A new year has begun. The old one ended early for me as the wife and I went to bed early after going out for Mexican food in a local restaurant. I was tired enough to not want to participate in the long and drawn-out countdown for the new year. Outside the temperatures last night dropped to below freezing, so it felt good to be indoors, where I could remain warm and safe from all the party revelers.
I had been thinking for several days of starting some sort of a new writing project. Last night I awoke with some vague sense of beginning right away to pick up where I had left off a few months ago. I could think of a million new angles on what I might say and how I might say it. Those ideas will continue to spin in my mind for days to come, perhaps years.
If I were to write down the ideas I would never actually get to the point of producing anything. I look back at notes and see that my ideas center around the notion of having two minds, a left and right, that differ widely, but must be connected and working together all the time to keep me functioning and completely embodied. A couple of books I have been reading “Master and His Emissary”, by Iain McGilchrist, and Julian Jaynes’ classic book “The Origin of Consciousness in the Breakdown of the Bicameral Mind”.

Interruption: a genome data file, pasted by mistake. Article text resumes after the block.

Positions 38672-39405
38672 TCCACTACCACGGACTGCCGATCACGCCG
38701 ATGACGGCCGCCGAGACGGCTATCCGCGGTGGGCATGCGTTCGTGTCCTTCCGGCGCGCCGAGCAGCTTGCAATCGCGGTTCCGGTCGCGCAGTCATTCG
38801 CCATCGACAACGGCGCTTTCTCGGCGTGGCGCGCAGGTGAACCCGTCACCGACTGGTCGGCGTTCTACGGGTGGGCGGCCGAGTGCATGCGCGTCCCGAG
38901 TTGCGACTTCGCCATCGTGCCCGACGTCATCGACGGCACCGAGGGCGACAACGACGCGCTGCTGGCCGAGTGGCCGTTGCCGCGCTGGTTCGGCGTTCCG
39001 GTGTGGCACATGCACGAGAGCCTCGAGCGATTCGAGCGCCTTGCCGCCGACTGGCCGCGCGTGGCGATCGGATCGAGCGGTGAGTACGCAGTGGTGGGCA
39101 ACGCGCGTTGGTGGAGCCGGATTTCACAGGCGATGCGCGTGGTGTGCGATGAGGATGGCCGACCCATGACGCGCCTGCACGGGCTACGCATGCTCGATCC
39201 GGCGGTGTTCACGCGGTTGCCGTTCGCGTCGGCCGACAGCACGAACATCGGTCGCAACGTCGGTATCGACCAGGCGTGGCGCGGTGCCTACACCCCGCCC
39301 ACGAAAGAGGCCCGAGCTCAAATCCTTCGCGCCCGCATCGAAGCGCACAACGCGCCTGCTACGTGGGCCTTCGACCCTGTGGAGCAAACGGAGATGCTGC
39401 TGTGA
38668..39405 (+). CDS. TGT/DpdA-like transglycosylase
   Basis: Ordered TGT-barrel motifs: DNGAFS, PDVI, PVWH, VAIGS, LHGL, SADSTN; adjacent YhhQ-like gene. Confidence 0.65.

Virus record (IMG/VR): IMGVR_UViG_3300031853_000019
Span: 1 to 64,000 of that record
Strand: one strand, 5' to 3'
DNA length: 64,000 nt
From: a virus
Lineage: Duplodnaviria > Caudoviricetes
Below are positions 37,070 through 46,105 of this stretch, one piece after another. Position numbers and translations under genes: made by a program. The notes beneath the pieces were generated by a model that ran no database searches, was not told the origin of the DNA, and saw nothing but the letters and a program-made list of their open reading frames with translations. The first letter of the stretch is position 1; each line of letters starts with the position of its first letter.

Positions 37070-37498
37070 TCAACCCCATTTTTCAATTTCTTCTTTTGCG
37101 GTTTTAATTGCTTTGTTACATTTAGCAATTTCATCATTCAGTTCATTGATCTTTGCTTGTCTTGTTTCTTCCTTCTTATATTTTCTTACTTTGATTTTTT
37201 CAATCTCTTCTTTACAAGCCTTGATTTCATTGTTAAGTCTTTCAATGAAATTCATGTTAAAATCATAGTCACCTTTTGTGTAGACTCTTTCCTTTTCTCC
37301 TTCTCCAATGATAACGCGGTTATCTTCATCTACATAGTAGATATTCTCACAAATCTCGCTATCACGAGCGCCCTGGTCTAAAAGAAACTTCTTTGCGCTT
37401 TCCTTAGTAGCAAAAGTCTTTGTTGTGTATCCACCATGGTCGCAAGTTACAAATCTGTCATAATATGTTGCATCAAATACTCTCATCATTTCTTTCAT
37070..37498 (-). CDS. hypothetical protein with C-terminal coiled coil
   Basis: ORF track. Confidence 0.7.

Seeing and experiencing life is what my right brain is meant to do. My left brain is good at organizing and categorizing my perceptions and re-presenting them in a more abstract form than the manner in which the impressions first came to me. Left-brain thinking rules our modern world, but the quest for dominance began at the beginning of European history. Poets, artists, and others with the urge to create or to open to their intuitive side, must engage in struggle with left brains.
I would say more, but on this first day of the year I seem to be talking only to myself. Saying and writing are actions dominated by the left brain. I would like today to just step outside and view the world about me with little or no judgment or opinion.